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Luke Treadaway on the Runaway Success of London’s Curious Incident of the Dog in the Night-Time

Luke Treadaway on the Runaway Success of London’s Curious Incident of the Dog in the Night-Time
Luke Treadaway in 'The Curious Incident of the Dog in the Night-time'
'His story is about love and hope and being brave and trying to work out what the universe is about.'

Luke Treadaway is one of eight 2013 Olivier Award nominees from the sellout London hit The Curious Incident of the Dog in the Night-Time, now at the Apollo Theatre with Broadway in its sights. The 28-year-old actor plays 15-year-old Christopher Boone in Simon Stephens’ adaptation of the best-selling novel by Mark Haddon, which probes the enquiring mind of a young boy while also functioning as a thriller, a mathematical discourse and a meditation on family. spoke to Treadaway not long after his play’s West End transfer about acting younger than he is and the joy of being in a huge hit.

Congratulations on the ongoing success of this play.
Thank you! I have loved doing it so much, all the way from the early workshops onward to the National, and it continues to be so exciting and interesting.

There’s already talk of moving the production to Broadway. Would you like to be part of that?
Are you kidding? I would love to, and I really do think [the play] should go. It’s such a magical piece, and I feel an incredible connection to it. At the moment, I’m feeling like I’d like as many people as possible to see what [director] Marianne [Elliott, with whom Treadaway worked in War Horse] has done with Simon’s script. I can’t even begin to express how much my career owes to her; she’s absolutely brilliant.

At what point did you realize that Curious Incident would appeal to a wide audience?
The response has been extraordinary pretty much from the beginning. When I think about it, so much [of the success] has to do with this being a play about difference, and a young person who has to deal with that aspect of himself all the time. What’s become very clear is that people of all ages can relate to Christopher. His story is about love and hope and being brave and trying to work out what the universe is about, and that seems to have broad appeal.

Much has been made of the notion that Christopher is autistic—or at least on that spectrum—even though the word itself is never used in the play.
I think it’s a good thing that we leave precise language out of our telling of it. After all, Mark [Haddon] never wrote his book about a specific condition, so it follows suit that it’s never specifically mentioned in our play.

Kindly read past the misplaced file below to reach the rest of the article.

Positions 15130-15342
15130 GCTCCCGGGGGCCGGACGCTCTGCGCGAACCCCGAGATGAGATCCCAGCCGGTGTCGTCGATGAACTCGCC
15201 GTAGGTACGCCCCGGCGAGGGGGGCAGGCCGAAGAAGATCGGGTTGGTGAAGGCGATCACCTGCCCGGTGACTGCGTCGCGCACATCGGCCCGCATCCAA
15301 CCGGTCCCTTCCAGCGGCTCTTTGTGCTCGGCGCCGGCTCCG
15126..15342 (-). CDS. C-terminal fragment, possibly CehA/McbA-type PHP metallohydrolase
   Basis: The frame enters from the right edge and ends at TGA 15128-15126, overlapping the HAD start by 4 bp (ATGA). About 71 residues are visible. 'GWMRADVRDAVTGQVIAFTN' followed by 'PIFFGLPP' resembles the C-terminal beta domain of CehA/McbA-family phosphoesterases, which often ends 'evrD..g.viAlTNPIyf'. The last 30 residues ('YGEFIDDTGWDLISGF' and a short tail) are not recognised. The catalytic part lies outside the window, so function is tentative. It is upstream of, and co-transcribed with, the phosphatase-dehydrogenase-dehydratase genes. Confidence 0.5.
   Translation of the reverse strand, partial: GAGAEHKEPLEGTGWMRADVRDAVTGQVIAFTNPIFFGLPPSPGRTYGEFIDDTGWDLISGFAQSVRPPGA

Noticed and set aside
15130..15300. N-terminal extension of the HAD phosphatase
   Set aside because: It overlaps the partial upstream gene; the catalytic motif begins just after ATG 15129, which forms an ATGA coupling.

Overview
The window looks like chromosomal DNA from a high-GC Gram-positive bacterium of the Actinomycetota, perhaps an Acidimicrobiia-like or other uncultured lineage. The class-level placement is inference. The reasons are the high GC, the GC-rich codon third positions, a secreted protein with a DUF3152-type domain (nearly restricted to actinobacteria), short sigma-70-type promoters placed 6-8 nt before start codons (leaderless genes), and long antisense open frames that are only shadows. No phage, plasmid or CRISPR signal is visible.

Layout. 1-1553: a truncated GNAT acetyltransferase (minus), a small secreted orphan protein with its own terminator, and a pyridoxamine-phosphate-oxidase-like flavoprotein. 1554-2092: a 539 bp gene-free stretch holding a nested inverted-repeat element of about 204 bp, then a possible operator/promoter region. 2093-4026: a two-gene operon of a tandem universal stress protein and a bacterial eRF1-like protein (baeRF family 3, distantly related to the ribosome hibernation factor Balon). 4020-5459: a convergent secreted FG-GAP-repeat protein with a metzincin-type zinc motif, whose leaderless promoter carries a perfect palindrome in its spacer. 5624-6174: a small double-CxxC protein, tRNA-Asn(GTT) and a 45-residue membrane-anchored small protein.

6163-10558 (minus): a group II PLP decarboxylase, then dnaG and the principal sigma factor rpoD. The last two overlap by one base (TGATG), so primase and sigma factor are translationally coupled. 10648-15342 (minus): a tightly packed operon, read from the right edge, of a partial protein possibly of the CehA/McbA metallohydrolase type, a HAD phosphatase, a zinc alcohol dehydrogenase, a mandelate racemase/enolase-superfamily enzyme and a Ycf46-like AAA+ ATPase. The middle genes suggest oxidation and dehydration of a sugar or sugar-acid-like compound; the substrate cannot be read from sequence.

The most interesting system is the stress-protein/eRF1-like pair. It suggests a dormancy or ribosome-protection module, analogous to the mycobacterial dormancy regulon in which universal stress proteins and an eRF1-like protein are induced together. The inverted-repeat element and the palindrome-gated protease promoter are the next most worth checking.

You must be delighted to pull off the feat of playing a character almost half your age!
Well, I’m glad you think it works, and that no one was sitting there going, “Good god.” The good thing is that this sort of challenge is different on stage. I’m not sure I’d want to play a 15-year-old in a film! [Laughs.]

What about the physicality of the piece? You seem to be in constant motion for two and a half hours.
Yes, although I have a feeling if I actually clocked it, it might be disappointing: I might find out that the actual distance travelled is only like half a mile! [Laughs.] The fact is, what I’m doing in this play isn’t good exercise, it’s weird exercise, though the rehearsals did get me really fit. Since then, it’s been about learning what stresses you can put on your body so that you’re not absolutely wrecked. But it’s great to be part of a piece of “total theater,” which is rarely done; you don’t see stuff like this in a West End play very often.

It must be demanding, since you are doing six shows a week and an alternate, Johnny Gibbon, does the other two.
That’s been essential. People ask whether I’ve watched him in the role. and I haven’t so far; it feels to me as if I definitely won’t. I hear he’s fantastic, but it would just be too strange.

Is there anything in your background or training that helped you for this part?
Absolutely. When I was 17 or 18, I did a lot of contemporary dance and drama stuff with movement, and that’s been quite handy. I’ve always loved movement, and when I got this job, I wondered whether I might have forgotten all that stuff. And as it turned out, I sort of had [laughs].

You share the stage briefly near the end with a puppy that the audience instantly takes to heart. Didn’t W.C. Fields say that actors should be wary of working with children or animals?
Sure, but how could anyone not want to work with Sandy [the dog], who may now be in his final weeks [in the play]? It looks to me as if he has a pretty great lifestyle. They bring him backstage, then he comes on for his five minutes and walks off with the show. Not bad, huh?

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